In hindsight, the value of the Mick’s brief sojourn in Kansas City is debatable.

In a near-full season with the Yankees in 1952 (142g), Mantle scored 94 runs, stroked 171 hits, clouted 23 ‘tatters (See; George Scott (d.2013)), knocked in 87 RBIs and lead the AL in SOs with 111 and would do so four more times in his career. A high strikeout total in that era, for sure, but imagine the free-swingin’ pathway Mickey might’ve embarked upon had he not been demoted in ‘51.

......canned corn

Maybe Sunday’s fine showing is harbinger of better things to come for Kris, sign of a plate adjustment that’s been in the works and is starting to pay dividends. We’ll see (6.9, CHI (Lester) @ DET (Sanchez) 7:08 EST).

There’s no disputing his popularity has generated great expectations which may bring on him a degree of over-scrutiny, if that’s possible in this ditzy for digits era.

And maybe it was an aberration, a temporary respite that changes the narrative from ‘strike-outs’ to star-in-the-making. If so, Cubs should remember this, that if designing demotion was good enough for Mr. Mantle, it can be good enough for Kris Bryant, too. FFT.

Steven Keys
Can o’ Corn
Photo credits: K.Bryant, wc.cca, 7.9.14, M.Haas; K.Bryant, wc, 7.9.14, M.Haas, thmb; T.Epstein, wc, S.Slingsby, 8.9.10; M.Mantle, wc, Bowman, 1953; M.Mantle, wc, Gem-ASR, 1953; K.Bryant, wc, M.Haas, 7.9.14; canned-corn.
Posted: 6.9.15 @ 6:14pm; edit 6.10 @ 12:45am, 6.11 @ 5:23pm EST

Rivalries That Rock the Sporting Scene

4 Jun .........Favre.11.15.09.wc.1.2m.NG.MN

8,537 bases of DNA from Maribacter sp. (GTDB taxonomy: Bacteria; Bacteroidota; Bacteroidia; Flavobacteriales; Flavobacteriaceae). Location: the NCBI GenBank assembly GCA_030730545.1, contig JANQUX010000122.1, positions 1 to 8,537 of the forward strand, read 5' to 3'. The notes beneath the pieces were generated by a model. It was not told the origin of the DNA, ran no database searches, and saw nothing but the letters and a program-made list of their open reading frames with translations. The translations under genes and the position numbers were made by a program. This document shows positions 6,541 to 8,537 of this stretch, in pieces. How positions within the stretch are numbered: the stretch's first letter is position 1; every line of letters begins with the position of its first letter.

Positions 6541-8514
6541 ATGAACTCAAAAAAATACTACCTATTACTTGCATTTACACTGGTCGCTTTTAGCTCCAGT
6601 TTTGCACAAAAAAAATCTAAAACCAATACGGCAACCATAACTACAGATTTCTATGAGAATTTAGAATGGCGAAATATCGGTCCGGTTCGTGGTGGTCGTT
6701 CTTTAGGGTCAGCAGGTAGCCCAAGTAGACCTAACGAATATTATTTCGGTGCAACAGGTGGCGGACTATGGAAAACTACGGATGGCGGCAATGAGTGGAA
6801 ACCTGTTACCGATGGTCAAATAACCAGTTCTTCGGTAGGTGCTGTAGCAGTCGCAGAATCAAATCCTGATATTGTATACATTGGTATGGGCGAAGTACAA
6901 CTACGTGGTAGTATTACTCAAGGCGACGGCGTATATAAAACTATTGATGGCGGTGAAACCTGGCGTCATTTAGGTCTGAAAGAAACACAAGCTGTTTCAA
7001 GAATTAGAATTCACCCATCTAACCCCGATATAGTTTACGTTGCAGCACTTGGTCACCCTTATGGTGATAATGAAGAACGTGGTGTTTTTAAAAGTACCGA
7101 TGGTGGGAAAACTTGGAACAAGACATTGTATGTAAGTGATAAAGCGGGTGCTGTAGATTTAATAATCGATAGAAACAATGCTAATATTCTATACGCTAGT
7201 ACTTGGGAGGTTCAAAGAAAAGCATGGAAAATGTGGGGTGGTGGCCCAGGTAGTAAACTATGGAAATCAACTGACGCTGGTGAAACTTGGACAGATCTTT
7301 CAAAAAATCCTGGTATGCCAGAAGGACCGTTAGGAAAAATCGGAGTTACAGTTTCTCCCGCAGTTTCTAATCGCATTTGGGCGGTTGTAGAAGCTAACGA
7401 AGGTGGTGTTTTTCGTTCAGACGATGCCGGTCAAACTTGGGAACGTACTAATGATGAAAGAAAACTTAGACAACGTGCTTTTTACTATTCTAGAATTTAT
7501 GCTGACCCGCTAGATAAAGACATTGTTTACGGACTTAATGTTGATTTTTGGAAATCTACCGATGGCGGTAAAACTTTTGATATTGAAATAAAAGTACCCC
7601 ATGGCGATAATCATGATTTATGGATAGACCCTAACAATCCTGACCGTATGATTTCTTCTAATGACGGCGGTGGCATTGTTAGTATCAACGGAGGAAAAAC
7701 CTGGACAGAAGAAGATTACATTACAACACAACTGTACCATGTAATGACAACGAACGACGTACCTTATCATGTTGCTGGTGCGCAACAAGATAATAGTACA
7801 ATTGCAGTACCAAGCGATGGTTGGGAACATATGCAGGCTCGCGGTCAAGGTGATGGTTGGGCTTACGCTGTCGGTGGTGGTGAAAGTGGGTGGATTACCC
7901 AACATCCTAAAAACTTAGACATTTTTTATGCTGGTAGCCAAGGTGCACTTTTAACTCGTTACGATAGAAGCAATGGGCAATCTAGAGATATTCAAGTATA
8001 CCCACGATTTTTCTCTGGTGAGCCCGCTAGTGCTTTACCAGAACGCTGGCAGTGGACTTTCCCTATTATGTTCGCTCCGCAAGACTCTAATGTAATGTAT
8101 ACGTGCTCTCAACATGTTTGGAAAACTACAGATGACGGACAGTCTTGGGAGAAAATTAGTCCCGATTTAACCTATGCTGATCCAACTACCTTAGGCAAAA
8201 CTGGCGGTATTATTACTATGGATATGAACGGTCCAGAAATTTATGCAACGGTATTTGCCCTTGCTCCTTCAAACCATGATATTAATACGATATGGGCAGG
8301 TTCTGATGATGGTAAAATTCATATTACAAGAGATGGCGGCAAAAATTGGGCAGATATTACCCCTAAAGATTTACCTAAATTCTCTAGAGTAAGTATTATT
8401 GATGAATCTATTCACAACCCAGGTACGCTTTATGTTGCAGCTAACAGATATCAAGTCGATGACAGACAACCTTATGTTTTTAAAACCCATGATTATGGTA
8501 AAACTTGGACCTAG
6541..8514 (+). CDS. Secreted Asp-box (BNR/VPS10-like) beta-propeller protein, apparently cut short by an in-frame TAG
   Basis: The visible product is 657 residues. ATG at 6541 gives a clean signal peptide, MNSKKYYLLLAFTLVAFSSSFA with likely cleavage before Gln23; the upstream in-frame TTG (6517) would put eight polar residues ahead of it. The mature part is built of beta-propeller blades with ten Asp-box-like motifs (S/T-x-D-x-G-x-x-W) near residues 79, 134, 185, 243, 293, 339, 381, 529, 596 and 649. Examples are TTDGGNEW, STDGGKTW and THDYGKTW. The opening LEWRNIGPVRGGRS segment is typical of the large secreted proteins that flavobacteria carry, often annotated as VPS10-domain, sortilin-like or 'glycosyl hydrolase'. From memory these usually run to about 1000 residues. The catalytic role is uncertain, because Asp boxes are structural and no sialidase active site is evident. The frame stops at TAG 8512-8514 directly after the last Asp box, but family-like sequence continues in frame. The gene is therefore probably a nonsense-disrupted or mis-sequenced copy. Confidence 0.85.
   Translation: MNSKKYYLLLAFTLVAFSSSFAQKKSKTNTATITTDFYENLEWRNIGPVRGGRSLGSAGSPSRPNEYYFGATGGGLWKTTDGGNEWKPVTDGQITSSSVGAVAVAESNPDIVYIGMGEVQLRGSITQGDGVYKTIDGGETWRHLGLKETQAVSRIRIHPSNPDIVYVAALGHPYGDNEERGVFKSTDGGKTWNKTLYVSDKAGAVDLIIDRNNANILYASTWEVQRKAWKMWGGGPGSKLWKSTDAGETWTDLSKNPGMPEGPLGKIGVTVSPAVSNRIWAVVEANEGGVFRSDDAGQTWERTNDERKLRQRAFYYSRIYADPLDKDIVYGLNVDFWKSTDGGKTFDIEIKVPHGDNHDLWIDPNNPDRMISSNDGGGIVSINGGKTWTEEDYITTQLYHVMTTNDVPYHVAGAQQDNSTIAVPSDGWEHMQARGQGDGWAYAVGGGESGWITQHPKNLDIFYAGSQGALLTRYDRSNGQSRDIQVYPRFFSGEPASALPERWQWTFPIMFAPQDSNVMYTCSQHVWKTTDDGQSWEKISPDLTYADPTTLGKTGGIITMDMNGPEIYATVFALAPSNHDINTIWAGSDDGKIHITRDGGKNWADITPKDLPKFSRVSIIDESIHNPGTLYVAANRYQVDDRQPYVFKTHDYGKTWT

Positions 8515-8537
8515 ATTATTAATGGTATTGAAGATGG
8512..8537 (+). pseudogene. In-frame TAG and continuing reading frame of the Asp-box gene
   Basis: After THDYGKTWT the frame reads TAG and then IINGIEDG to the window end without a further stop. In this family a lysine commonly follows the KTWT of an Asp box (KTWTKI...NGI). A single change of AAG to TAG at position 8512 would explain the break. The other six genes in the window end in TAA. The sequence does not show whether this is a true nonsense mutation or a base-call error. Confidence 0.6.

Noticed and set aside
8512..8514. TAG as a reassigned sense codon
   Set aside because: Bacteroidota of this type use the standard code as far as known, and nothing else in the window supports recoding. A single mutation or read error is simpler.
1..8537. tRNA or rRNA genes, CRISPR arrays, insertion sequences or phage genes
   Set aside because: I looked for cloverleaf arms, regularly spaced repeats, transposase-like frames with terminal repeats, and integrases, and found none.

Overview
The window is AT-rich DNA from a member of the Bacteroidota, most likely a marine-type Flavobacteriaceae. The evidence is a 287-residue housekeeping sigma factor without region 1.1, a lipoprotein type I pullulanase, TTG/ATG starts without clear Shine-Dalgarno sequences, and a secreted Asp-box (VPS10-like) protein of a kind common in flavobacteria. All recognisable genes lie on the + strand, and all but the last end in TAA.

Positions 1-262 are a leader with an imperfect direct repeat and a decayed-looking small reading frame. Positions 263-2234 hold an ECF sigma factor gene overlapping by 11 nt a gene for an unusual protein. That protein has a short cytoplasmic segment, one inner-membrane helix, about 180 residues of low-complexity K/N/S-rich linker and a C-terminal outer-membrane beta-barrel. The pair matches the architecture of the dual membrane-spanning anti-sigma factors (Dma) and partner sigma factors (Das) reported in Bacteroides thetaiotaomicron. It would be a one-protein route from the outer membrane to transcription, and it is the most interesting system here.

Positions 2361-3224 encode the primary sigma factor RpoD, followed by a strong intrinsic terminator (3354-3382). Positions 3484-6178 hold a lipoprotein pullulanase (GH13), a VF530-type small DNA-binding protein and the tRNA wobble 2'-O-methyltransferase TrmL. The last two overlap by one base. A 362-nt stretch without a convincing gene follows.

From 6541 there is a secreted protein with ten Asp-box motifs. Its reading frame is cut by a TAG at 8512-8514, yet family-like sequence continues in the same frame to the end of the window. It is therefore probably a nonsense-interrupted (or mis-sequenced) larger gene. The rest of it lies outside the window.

What, with all the Brady bashing going on these days, it’s gotten this sport fan to thinking: Why all the hostility?

Because America won’t abide a cheater? That’s cute.

First, think of the on-going PED plague and no small number of ‘fans’ who shrug shoulders in apathy. Couple that with recent of rash of MLB pitchers (Smith / Matusz) who’ve suddenly become SPF conscious as they grease their deliveries. Then, add in the opposing, yes, opposing, players & managers (Girardi) who barely bat an eye, and it’s safe to write, cheatin’ ain’t too high up on most folks list of derelictions in 2015.


People weren’t exactly sprouting pitchforks and filling the streets in days following the 2000 Presidential ballot when State of Florida and its electoral votes suddenly flipped from Al Gore to Gov. Jeb Bush’s brother, George W. and what should’ve been a fairly simple re-calculation of castings that turned chaotic, only to have the highly dubious result validated by our skittish Supreme Court (Bush v Gore).

And next time you hop in the automobile, fail to conform with posted speed limit and choose to not ease up on the gas pedal, make sure you turn yourself over to the local authorities lickety-split. Fine.

Okay, so forget about some silly notion that America puts premium on integrity.

Maybe you are one of those that has a moral compass with a directional functionality (there’s a few), disdain Flop NBA and have decided to vest your faith in the Wells Report and NFL’s draconian response.

But if you bank your belief that Brady et al (Deflategate: Tom‘s appeal hearing with Cmsr Goodell is set for 6.23) did “circumvent” NFL rules on ball-mgmt based on the highly speculative Wells (“hunch-a-bunch-a-Fritos® corn chips”) Report (51% std), well, then you can’t possibly be a fan of due process.

Same old story: if it’s your process, ‘long live the Constitution, Magna Carta, yada yada!’, but if it’s the other guy’s right to fundamental fairness, no biggie, right?


So if it’s not integrity or a strong case of culpability against the Pats that’s driven the demagoguery on Deflategate, that leaves one plausible explanation: prejudice.

That would include NFL haters or arsonists, always fueling football fires, i.e., non-sporting types (anti-Redskinites, anti-Rice bandwagoneers, etc.) & grudge-holders (Bounty-gate, etc.), and Patriots’ rivals.

Rivalry fires the furnace. Celebrity’s big, but like “glory, is fleeting (Patton ‘70).”

Rivalry has substance. It’s what collegiate Presidents & Trustees simply refuse to concede in their dinero-driven game of Conference musical chairs.

Players and coaches will come & go, but teams and their familiar foes will, by & large, always be there with it’s raucous rivalry evident in times of feast or famine.